by Y ; let Al (Y ), Ar (Y ), and A(Y ) be the left, right, and two-sided annihilators of Y ;
and let CR (Y ) be the centralizer of Y . For x, y ∈ R, let [x, y] be the commutator
xy − yx.
The subring S of R is said to be of ﬁnite index in R if (S, +) is of ﬁnite index in (R, +).
An element x ∈ R is called periodic if there exist distinct positive integers m, n such
that x m = x n ; and the ring R is called periodic if each of its elements is periodic.
We will use without explicit mention two well-known facts:
(i) the intersection of ﬁnitely many subrings of ﬁnite index in R is a subring of
ﬁnite index in R;
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HOWARD E. BELL
(ii) if R is semiprime and I is an ideal of R, then R/A(I) is semiprime.
We will also need several lemmas.
Lemma 1.1 is a theorem from [6]; Lemma 1.2 appears in [3], and with a diﬀerent
proof in [2]; Lemma 1.3, also given without proof, is all but obvious. Lemma 1.6, which
appears to be new, is the key to our proofs of Theorems 1 and 2.
Lemma 1.1. If R is a ring and S is a subring of ﬁnite index in R, then S contains an
ideal of R which is of ﬁnite index in R.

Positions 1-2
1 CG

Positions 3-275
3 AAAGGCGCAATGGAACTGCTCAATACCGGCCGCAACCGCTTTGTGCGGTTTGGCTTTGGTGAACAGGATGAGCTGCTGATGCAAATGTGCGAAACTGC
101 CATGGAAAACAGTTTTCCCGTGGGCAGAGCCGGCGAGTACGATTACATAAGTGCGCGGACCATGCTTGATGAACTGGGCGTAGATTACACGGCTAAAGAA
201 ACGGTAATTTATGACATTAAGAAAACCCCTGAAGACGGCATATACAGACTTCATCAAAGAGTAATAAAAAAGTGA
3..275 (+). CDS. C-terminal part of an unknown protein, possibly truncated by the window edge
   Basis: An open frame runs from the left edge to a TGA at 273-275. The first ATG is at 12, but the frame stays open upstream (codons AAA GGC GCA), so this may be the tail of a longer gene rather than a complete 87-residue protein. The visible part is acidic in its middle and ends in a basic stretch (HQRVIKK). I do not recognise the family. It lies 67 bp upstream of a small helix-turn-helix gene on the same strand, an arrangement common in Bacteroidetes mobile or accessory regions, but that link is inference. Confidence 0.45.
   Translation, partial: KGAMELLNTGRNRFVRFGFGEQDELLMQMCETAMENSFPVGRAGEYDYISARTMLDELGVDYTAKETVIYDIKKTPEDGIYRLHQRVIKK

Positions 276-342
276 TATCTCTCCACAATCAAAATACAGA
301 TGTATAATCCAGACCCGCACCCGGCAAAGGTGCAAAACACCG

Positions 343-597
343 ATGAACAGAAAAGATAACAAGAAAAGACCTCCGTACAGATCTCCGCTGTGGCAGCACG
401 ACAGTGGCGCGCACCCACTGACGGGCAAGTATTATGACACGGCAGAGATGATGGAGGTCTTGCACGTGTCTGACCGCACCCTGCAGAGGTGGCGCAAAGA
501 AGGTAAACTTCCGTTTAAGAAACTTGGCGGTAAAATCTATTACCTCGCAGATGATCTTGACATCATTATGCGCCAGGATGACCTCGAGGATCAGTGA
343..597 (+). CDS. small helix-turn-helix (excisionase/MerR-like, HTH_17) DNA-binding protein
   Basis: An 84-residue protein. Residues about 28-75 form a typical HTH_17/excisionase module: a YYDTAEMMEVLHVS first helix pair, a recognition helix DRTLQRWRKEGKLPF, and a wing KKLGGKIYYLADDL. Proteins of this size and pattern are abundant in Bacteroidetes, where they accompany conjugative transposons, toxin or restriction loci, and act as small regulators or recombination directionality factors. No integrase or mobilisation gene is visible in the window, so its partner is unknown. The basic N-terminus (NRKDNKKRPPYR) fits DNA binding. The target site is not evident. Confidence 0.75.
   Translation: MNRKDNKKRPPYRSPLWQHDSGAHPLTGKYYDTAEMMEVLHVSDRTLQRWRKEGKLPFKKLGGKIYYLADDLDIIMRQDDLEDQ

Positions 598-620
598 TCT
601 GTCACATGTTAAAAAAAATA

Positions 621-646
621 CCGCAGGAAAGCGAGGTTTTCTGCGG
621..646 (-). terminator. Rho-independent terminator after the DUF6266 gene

Lemma 1.2. Let R be a ring with the property that for each x ∈ R, there exist m ∈ Z+
and p(t) ∈ Z[t] such that x m = x m+1 p(x). Then R is periodic.
Lemma 1.3. If R is any ring with N ⊆ T and H is any ﬁnite set of pairwise orthogonal
elements of N, then H is ﬁnite.
Lemma 1.4. If R is any ring in which R2 is ﬁnite, then R is of bounded index—that is,
N = Rn for some n ∈ Z+ .
Proof. Let M = |R2 | and let x ∈ N such that x 2k = 0 for k ≥ M + 1; and note that
x , x k+1 , . . . , x 2k−1 are all in R2 . Since k &gt; M, these elements cannot be distinct; hence
there exist h, j ∈ Z+ such that h &lt; j ≤ 2k − 1 and x h = x h+m(j−h) for all m ∈ Z+ . It
follows that x h = 0; hence y 2M = 0 for all y ∈ N.
k
Lemma 1.5. If R is any FZS-ring, then N ⊆ T .